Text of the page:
The decision to attend university is an important one.  It represents significant investment of your time and money, and for that reason, you don’t want to get it wrong!  Alumnus Peter Benedict St Andrews is proud of his alma mater years after graduation – here are some tips to make sure that you will be too!


Teaching vs Research Institutions

While it is the case that the purpose of all universities is to teach, not all of them are considered “teaching institutions.” Some universities emphasize research over teaching.   This does not mean that they don’t take teaching seriously, of course, but it does have an impact on how many courses professors teach, on their involvement in extracurricular activities, and on how often they take research leave. Research universities tend to be much larger, with graduate and undergraduate programs.  This means that classes will be much bigger, and are often taught by graduate students rather than by professors.  Research institutions also place a very high priority on the research output of their faculty members – this means that professors may have less time to spend with undergraduate students.  However, research universities can be very exciting places, with visiting scholars, international students, well-published professors, and a wide range of courses and programs.  Teaching universities, on the other hand, tend to be smaller, and to have a much higher ratio of professors to students.

Online vs Traditional Education

Many universities now are offering courses or entire degrees entirely online.  For some people this is a great option because it allows them to work remotely and flexibly so that they can balance education with family or work obligations.  They may also appreciate distance education because it means they don’t have to relocate to another city. Other students might find this approach to be very isolating – they prefer to have interactions with other students and to have an active extracurricular life including student clubs and sports teams.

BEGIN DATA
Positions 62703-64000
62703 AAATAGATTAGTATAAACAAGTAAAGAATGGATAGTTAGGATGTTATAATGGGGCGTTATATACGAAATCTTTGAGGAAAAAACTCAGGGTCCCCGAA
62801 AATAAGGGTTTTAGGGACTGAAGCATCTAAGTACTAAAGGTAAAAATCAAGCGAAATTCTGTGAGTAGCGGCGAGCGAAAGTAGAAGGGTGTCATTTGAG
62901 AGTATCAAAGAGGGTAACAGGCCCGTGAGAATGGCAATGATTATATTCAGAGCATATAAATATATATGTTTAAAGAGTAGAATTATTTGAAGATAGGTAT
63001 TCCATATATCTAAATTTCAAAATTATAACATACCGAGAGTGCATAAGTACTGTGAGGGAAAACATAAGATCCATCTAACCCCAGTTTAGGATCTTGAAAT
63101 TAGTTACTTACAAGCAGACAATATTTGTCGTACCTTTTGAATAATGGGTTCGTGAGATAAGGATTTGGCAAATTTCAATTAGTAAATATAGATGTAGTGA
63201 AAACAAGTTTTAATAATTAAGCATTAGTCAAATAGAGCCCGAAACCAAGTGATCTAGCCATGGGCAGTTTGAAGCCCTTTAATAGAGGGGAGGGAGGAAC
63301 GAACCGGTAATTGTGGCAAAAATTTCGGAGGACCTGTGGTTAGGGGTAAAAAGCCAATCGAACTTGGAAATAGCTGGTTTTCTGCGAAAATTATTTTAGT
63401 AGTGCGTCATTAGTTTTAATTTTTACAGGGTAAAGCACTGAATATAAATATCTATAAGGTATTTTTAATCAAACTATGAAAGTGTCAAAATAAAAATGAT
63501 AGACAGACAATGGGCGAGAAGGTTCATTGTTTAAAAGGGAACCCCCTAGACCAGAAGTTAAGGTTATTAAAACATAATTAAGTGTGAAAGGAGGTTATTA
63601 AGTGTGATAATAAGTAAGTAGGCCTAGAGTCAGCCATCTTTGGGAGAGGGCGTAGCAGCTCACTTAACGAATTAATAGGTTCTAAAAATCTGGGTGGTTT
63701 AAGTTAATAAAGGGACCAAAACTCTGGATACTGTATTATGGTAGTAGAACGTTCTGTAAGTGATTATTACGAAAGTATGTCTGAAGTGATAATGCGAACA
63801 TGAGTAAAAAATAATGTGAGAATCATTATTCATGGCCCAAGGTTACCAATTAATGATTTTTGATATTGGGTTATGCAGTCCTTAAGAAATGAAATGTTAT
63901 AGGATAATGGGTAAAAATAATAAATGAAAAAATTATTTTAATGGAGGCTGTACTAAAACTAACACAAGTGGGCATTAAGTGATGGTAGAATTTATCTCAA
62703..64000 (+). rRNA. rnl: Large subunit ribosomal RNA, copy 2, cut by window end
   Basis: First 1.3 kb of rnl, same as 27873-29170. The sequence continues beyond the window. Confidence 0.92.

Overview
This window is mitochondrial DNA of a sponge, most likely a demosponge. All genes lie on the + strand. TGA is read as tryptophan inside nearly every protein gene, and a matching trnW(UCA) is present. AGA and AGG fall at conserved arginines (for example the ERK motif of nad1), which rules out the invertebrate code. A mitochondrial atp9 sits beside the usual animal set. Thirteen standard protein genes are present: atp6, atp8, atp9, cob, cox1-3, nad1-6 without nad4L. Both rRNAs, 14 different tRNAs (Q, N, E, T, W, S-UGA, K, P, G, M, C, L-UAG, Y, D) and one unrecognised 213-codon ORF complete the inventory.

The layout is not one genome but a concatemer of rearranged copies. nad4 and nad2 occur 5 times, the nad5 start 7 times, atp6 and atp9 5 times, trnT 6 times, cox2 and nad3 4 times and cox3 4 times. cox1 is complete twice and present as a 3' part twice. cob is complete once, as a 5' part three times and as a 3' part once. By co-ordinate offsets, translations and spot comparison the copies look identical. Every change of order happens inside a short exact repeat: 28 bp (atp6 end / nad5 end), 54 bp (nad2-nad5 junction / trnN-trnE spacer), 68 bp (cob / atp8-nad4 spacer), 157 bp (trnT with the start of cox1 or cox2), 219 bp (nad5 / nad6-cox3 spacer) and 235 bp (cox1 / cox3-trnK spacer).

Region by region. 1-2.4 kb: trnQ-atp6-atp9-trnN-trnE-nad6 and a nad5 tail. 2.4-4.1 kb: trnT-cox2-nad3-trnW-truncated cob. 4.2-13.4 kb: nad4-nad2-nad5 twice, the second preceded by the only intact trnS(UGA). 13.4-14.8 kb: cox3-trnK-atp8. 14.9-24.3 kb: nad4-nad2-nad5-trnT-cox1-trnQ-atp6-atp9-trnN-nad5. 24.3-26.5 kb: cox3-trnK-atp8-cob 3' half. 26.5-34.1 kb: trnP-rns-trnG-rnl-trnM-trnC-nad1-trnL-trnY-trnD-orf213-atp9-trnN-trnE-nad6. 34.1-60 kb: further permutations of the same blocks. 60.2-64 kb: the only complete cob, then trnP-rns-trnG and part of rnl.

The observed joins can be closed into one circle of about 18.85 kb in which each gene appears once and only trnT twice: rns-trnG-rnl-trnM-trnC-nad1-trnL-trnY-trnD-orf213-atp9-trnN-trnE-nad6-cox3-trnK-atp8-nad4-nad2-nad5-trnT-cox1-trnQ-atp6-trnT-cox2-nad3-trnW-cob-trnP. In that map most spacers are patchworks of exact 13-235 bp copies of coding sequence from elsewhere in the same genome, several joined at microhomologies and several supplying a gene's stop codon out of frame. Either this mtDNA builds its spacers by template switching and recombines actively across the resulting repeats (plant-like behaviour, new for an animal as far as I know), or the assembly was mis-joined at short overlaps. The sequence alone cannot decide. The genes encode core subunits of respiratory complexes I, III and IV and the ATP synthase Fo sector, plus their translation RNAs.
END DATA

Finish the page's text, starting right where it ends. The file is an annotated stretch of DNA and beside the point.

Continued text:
A university’s reputation is also important.  This is especially true if you are attending an online institution.  Some of these may not be fully accredited which would mean that your degree may not be accepted for graduate programs or professional programs.  Spend some time exploring the reputation of the university in the field that you are interested in.  Do its graduates have trouble getting jobs or are they snapped up by employers who know that the school produces qualified graduates?  If you have family or friends who are alumni of the university you are considering, be sure to talk to them about their experiences.  The university will certainly have an alumni association, and the stronger and more active it is, the more likely that its graduates had a positive and rewarding experience.

These are just some of the things that you should consider as you make your decision about university.  Remember to spend the time researching your options and that you make an honest evaluation about what is important to you.